Hopkins-HHMI Researchers Discover A Cause And Develop Test For Familial Colorectal Cancer

August 25, 1997

Researchers at The Johns Hopkins Medical Institutions and the Howard Hughes Medical Institute (HHMI) have identified the first known genetic mutation that causes familial colorectal cancer (FCC). The mutation causes the cancer through a completely novel mechanism once considered harmless, and is present in over one-half million Ashkenazi Jews, making it the most common cancer-related mutation now known. Using this discovery, researchers have developed a simple blood test to identify the mutation. Their findings are reported in the September 1, 1997, issue of Nature Genetics.

FCC accounts for between an estimated 15-50 percent of all colorectal cancers, but until now its genetic basis has been a mystery, according to Bert Vogelstein, M.D., Clayton Professor of Oncology, HHMI investigator, and co-director of the research. The mutation occurs in a cancer-causing gene called APC, which was previously identified by the same Hopkins researchers and had been linked to a less common form of hereditary colon cancer known as familial adenamatous polyposis (FAP).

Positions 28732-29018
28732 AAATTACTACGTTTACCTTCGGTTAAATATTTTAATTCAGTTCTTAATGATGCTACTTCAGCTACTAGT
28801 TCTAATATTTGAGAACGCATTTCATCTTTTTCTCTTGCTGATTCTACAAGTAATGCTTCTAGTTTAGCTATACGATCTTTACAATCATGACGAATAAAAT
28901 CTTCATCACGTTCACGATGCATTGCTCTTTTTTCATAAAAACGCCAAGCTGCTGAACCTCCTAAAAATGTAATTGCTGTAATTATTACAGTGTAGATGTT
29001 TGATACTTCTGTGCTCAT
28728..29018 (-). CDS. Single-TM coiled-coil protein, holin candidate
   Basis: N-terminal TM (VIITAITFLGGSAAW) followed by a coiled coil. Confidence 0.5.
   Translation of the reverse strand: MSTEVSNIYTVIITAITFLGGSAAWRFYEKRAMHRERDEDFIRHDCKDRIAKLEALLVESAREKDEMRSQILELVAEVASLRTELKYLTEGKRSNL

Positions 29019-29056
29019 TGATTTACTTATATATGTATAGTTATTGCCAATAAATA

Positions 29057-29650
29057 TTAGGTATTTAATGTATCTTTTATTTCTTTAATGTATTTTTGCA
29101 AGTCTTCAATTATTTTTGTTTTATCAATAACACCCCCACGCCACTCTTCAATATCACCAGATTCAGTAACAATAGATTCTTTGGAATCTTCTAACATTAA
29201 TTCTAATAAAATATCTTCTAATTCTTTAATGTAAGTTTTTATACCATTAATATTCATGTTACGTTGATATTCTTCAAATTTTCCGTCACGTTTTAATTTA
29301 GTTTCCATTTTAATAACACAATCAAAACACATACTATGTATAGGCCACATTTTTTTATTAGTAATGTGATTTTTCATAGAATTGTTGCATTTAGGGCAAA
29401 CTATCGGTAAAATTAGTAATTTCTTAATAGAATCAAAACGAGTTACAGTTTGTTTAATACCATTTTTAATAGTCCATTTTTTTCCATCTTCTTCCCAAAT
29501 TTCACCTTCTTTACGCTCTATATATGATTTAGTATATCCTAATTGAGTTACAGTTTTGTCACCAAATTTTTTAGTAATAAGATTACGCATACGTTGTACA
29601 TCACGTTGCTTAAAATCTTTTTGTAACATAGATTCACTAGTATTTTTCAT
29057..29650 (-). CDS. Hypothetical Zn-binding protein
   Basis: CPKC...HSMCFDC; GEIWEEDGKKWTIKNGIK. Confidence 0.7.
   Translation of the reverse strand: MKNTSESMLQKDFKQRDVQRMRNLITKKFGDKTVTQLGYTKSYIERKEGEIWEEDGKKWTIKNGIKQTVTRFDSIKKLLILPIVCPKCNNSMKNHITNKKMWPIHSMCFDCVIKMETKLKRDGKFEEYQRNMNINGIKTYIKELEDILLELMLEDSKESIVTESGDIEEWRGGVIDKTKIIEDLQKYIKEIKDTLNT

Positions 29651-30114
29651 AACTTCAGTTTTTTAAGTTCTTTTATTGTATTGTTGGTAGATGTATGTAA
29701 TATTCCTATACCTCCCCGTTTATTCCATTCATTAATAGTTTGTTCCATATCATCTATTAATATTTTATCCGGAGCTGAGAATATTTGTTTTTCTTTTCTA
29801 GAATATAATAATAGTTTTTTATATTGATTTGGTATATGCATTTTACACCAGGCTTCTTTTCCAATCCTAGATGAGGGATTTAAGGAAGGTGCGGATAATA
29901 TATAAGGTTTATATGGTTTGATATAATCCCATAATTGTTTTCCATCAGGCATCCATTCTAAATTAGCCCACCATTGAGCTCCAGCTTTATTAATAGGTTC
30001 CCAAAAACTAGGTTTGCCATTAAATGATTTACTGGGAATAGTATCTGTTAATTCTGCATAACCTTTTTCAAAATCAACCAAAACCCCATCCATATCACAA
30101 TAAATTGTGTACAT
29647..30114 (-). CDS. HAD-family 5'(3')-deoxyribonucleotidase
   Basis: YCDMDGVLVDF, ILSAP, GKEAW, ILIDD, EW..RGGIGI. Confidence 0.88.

The researchers believe that those who have this APC mutation have an estimated 20-30 percent lifetime risk of developing colorectal cancer. "Though they are at increased risk for the disease, it can be detected at an early and curable stage through regular diagnostic screening tests such as sigmoidoscopy and colonoscopy," says Frank Giardiello, MD, associate professor of medicine. Genetic counseling should be provided to all patients tested for the APC mutation, says Giardiello.

The Hopkins team says the newly identified APC mutation and the way it functions are unique. "The mutation itself is harmless. It does not actually change the function of the gene through the loss or insertion of genetic material, as is the case with most cancer-related genetic mutations," says Kenneth Kinzler, Ph.D., associate professor of oncology and co-director of the study. "Instead, what we've found is a subtle alteration in the genetic code that causes DNA instability and leads to hypermutability, or a cascade of mutations in surrounding sequences. These subsequent mutations are what actually causes the cancer," says Kinzler.